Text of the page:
Whether the Bears stay or go, the future is now for the Museum Campus

Nearly a quarter-century after the campus’s creation, the city is wise to contemplate a major refresh of the site.

SHARE Whether the Bears stay or go, the future is now for the Museum Campus
A new museum campus gateway under DuSable Lake Shore Drive is shown in 1998, when the road was moved and a museum campus was created.

Mayor Lori Lightfoot has put together a group to chart the future of the city’s Museum Campus.

Beth A.KeiserAP

Kudos to Mayor Lori Lightfoot for forming a 23-member working group tasked with reimagining the Museum Campus and seeking ways to make the destination a year-round attraction for visitors.

“The Museum Campus is an integral part of Chicago and a huge contributor to our city’s culture and economy,” Lightfoot said in a statement Tuesday. “In order to maximize the benefits of its valuable assets, as well as address larger issues about the campus, recommendations from dedicated and talented community leaders are absolutely necessary.”

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Nearly a quarter-century after the campus’s creation, the city is wise to contemplate a major refresh of the site. Especially now, with the Chicago Bears contemplating leaving Soldier Field when their lease there ends in 2033, the Shedd Aquarium preparing for an eight-year, $500 million rebirth, and the possibility of Lakeside Center being converted into a casino.

Improving an urban design triumph

The park-like 57-acre campus was created in 1998 when a stretch of DuSable Lake Shore Drive that separated the Field Museum and Soldier Field from the Shedd Aquarium and the Adler Planetarium was moved westward.

With the roadway gone, patrons can easily visit the destinations in the campus — or at least traverse among them. The change also provided more much-needed lakefront green space.

The campus was an urban design triumph at the time, but time has revealed weaknesses that the working committee must now work to solve.

For example, while DuSable Lake Shore Drive was relocated, large parking lots and boulevard-like access roads that were built as part of the 2004 Soldier Field renovation — not to mention the existing parking for McCormick Place’s Lakeside Center — gobble up far too much potential open space.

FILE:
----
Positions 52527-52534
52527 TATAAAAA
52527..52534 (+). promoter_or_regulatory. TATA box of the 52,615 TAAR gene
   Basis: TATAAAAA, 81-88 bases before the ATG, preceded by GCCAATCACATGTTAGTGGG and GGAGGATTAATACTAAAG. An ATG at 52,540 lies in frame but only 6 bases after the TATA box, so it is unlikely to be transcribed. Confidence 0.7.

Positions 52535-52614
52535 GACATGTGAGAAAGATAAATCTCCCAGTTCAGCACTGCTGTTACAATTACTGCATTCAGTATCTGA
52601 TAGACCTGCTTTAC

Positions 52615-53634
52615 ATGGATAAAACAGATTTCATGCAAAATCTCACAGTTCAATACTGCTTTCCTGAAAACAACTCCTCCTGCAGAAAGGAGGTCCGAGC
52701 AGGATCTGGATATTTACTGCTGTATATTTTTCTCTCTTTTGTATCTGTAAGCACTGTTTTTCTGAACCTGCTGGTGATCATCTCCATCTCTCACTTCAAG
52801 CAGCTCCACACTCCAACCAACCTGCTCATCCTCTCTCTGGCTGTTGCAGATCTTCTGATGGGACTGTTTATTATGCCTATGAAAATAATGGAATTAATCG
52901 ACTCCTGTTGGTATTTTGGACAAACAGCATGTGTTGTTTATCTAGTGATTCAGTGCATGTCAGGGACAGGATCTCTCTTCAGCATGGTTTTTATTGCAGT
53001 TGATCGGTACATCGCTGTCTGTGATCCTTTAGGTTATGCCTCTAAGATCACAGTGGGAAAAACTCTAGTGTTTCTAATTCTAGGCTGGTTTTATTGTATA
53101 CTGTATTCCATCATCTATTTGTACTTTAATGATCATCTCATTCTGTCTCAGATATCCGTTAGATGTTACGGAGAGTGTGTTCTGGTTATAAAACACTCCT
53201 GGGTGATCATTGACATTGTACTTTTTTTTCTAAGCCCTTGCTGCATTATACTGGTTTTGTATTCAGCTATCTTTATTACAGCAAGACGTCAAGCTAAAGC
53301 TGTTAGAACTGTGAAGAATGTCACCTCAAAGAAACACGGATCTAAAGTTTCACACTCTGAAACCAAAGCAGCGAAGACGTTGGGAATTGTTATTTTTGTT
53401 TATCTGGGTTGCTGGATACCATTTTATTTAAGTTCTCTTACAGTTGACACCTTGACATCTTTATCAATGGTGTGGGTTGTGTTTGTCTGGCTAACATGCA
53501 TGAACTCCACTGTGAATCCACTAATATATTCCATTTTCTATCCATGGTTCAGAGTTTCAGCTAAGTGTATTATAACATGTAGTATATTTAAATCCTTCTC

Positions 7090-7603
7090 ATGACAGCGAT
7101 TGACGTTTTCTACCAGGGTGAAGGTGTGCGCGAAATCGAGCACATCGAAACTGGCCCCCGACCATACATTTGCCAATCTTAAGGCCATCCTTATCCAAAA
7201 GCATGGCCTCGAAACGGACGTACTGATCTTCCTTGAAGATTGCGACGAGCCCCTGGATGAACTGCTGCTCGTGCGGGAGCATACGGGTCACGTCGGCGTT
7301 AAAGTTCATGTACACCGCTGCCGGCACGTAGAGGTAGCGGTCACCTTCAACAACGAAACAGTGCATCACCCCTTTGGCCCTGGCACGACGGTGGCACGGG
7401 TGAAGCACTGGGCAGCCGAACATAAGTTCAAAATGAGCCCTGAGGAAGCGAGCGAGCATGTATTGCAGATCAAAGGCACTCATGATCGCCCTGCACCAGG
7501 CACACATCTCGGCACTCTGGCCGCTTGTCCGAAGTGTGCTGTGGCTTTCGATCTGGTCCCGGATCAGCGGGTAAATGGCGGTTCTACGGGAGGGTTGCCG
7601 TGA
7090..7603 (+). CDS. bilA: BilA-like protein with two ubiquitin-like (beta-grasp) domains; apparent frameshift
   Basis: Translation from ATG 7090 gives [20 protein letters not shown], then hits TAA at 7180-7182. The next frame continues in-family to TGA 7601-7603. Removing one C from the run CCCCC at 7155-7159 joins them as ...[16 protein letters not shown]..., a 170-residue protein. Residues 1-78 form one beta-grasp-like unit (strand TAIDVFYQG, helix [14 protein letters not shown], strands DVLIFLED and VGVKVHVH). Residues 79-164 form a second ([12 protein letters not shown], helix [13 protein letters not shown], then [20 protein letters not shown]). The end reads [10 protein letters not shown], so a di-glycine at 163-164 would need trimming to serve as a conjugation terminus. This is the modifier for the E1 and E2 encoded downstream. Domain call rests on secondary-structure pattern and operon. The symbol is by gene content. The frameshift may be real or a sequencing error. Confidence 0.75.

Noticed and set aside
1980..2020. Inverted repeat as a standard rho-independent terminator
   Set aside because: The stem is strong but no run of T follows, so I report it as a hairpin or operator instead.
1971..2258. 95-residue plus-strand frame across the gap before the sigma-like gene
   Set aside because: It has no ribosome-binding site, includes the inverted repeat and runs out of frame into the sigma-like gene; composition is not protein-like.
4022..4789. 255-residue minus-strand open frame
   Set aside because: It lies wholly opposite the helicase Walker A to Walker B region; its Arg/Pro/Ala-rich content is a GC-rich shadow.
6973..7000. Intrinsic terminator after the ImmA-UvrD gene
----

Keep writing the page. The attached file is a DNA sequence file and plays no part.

You can’t get rid of all of it, of course, but a reduction would help.

Friends of the Park Executive Director Juanita Irizarry, a working group member, correctly raised this point.

“One of our biggest priorities is to remind the city that Mayor Daley made a commitment to move the Soldier Field parking lots to the west side of Lake Shore Drive back when the Museum Campus was created, and that commitment was never fulfilled,” she said.

But the most important items for the group will be rethinking Soldier Field and Lakeside Center.

The Bears signed an agreement to buy the 326-acre former Arlington International Racecourse for $197.2 million with an eye toward building a stadium there. The deal could close this year, but the Bears said they are still open to remaining at Soldier Field, if a deal there can be done.

Either way, the stadium’s future could include making it and the land immediately surrounding it suitable for more cultural events and concerts. Months before creating the working group, Lightfoot said she wanted to improve the visitor experience at Soldier Field and increase revenues from the stadium year-round.

“It’s an amazing location for cultural and sports events. Are there things that could continue? Should it be transformed? Should the new part of the stadium be removed and go back to the original? There are so many questions,” Openlands CEO and President Jerry Adelmann, who was also named to the working group, said.

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A renewed Lakeside Center would be an asset to the city.

This editorial board has not weighed in on the proposal to put a casino at Lakeside Center and is not doing so here.

But given the building’s vast spaces, plus its Arie Crown Theater and proximity to Northerly Island, the complex cries out for restoration and new public use of some sort. The working group would do well to examine a range of options for the structure.

Creating a special place

Working group member Jack Lavin, president of the Chicagoland Chamber of Commerce, said a revamp would be a chance to “maximize the economic opportunity of the entire Museum Campus.”

Certainly, the campus should make a buck when it can. But if there is a word of caution in this whole thing, it’s that the working group and the city must resist the urge to see a revamped Museum Campus purely as a revenue generator.

The guidestar should be the creation of a special place where Chicago’s lakefront, art, culture and open space design can be enjoyed by everyone.

That means creating a beautiful space that compliments the museums, stadium and (hopefully) revamped convention center that it neighbors.

It also means improving the Metra and CTA connections so that more people can easily get there without driving.

Make the Museum Campus even better, and people will certainly come. And in this case the city and the working group have enough time to get a refresh right.

The city can do no less than develop a high-quality plan that will help re-energize both the campus and the city.

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